How easy is it for frequent collaborators to get sick of each other? Artistic partners are like marrieds, right, ready to fight or fuck at a moment's notice? In the case of expatriate Philadelphia playwright/composer Michael Ogborn and Arden Theater co-founder and artistic director Terrence J. Nolen, all is truly ducky — especially when you consider that the Ogborn-written, Nolen-directed Tulipomania: The Musical, which premieres at the Arden this week, is the pair's third collaboration. Ogborn, currently readying Baby Case for the New York Musical Festival in July, recalls his first meeting with Nolen as a sing-song-y one: "Sitting next to him on the piano bench, playing any song for him. ... He was as excited as I am about musicals and could instantly see what I was: a kindred spirit and a smart one." Audiences have grown with Ogborn — he's been producing original work in Philly since 1982 — and are willing to follow. That's why he premieres new pieces here: "I know who I am here." The first time playwright and Arden associate Michael Hollinger mentioned the title Tulipomania, Ogborn says, "I saw the play in my head — not fully formed, but the mood and tone were immediate. It was a topic I could spend years exploring and still discover new things." That topic is Holland's tulip craze of the 1630s, the world's first recorded economic bubble — it tracks strangely well onto Wall Street speculation of the modern era. As for getting sick of Nolen or the Arden as his Philly-theater wife, Ogborn laughs, "I think your question should be: Is Terry sick of me? So far we've got three kids — Baby Case, Café Puttanesca and now Tulipomania . ... It's like childbirth, I hear: The pain is forgotten once the baby arrives."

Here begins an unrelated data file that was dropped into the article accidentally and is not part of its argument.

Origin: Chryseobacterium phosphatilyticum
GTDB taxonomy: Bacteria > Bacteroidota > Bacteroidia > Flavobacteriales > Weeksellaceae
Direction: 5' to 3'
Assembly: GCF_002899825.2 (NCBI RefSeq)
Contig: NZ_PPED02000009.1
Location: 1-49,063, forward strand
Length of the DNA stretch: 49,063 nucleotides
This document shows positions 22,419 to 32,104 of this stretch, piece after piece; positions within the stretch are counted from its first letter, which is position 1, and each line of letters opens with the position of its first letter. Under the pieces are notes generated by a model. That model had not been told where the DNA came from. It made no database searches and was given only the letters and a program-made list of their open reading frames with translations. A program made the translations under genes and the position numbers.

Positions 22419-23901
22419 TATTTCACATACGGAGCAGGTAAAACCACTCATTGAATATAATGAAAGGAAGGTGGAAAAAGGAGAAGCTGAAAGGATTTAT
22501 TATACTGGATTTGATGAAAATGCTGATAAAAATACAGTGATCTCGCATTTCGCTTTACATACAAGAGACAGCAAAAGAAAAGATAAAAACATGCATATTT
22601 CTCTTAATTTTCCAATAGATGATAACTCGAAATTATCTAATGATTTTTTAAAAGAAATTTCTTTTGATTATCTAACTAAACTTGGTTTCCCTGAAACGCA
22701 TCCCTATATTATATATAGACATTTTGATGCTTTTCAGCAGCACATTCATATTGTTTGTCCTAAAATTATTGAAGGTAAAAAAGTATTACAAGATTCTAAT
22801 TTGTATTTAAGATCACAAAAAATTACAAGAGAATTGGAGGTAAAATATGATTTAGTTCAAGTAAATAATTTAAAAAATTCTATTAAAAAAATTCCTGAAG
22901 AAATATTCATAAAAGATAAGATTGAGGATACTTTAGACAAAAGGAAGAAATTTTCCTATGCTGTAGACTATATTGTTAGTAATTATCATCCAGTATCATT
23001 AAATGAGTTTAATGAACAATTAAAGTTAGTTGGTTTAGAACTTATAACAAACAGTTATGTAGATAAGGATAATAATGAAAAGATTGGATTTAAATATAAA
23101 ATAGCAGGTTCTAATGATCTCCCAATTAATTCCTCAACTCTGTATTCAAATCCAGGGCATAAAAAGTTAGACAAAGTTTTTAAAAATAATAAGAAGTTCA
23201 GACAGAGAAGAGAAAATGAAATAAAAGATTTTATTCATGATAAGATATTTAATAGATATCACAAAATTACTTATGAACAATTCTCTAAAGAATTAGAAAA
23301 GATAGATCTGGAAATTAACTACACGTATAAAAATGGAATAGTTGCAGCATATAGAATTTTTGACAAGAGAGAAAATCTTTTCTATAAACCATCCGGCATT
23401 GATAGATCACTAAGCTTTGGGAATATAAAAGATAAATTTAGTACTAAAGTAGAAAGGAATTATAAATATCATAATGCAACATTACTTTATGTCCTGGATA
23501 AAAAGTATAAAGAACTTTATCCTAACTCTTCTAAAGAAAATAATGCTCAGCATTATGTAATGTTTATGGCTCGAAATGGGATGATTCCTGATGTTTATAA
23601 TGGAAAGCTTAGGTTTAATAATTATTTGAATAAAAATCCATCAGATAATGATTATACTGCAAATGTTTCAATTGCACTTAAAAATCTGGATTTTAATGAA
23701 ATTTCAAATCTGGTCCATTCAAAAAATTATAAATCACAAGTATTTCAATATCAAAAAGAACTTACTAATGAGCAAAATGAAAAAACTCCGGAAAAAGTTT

While biking hipsters with a yen for BBQ and craft brews converge on Morgan's Pier, Four Corners Management's now-ancient acquisition of six weeks ago, Ortlieb's Lounge, is undergoing major changes. Gone are the comedy nights and most DJ events: It'll be live-and-local with bookings courtesy Jimbo from R5 Productions to go with Tuesday's jazz jam, Wednesday's funk and Slo-n-Shakey's Thursday blues bash. "Hopefully, those nights will stay scheduled forever," says FCM's Mark Fichera.
Blondell Reynolds Brown — Twitter enthusiast, ex-dancer, proponent of all-night bars — hosts her Old School Dance Party June 1 at the African American Museum. Bet she'll have a fresher rap than Nutter.
Newly minted Philadelphian John Wesley Harding just got an NPR slot for his monthly live mix of comics, musicians and novelists, Cabinet of Wonders. The six-episode show will air on WXPN starting this Tuesday at 8 p.m. More info at cabinetofwonders.npr.org.
On other sites, other wonders: More ice at Critical Mass.